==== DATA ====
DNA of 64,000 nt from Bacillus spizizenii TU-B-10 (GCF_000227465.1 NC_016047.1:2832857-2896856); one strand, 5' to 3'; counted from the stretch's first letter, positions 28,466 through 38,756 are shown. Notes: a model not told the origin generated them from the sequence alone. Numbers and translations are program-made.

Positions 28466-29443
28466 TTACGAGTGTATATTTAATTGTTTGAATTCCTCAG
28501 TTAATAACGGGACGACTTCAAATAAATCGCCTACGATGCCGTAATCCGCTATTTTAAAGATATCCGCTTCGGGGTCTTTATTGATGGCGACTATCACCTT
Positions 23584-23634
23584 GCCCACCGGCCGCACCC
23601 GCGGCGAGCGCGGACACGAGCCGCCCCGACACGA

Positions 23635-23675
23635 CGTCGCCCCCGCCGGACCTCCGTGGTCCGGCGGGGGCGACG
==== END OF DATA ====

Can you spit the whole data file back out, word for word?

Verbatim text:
DNA of 64,000 nt from Bacillus spizizenii TU-B-10 (GCF_000227465.1 NC_016047.1:2832857-2896856); one strand, 5' to 3'; counted from the stretch's first letter, positions 28,466 through 38,756 are shown. Notes: a model not told the origin generated them from the sequence alone. Numbers and translations are program-made.

Positions 28466-29443
28466 TTACGAGTGTATATTTAATTGTTTGAATTCCTCAG
28501 TTAATAACGGGACGACTTCAAATAAATCGCCTACGATGCCGTAATCCGCTATTTTAAAGATATCCGCTTCGGGGTCTTTATTGATGGCGACTATCACCTT
Positions 23584-23634
23584 GCCCACCGGCCGCACCC
23601 GCGGCGAGCGCGGACACGAGCCGCCCCGACACGA

Positions 23635-23675
23635 CGTCGCCCCCGCCGGACCTCCGTGGTCCGGCGGGGGCGACG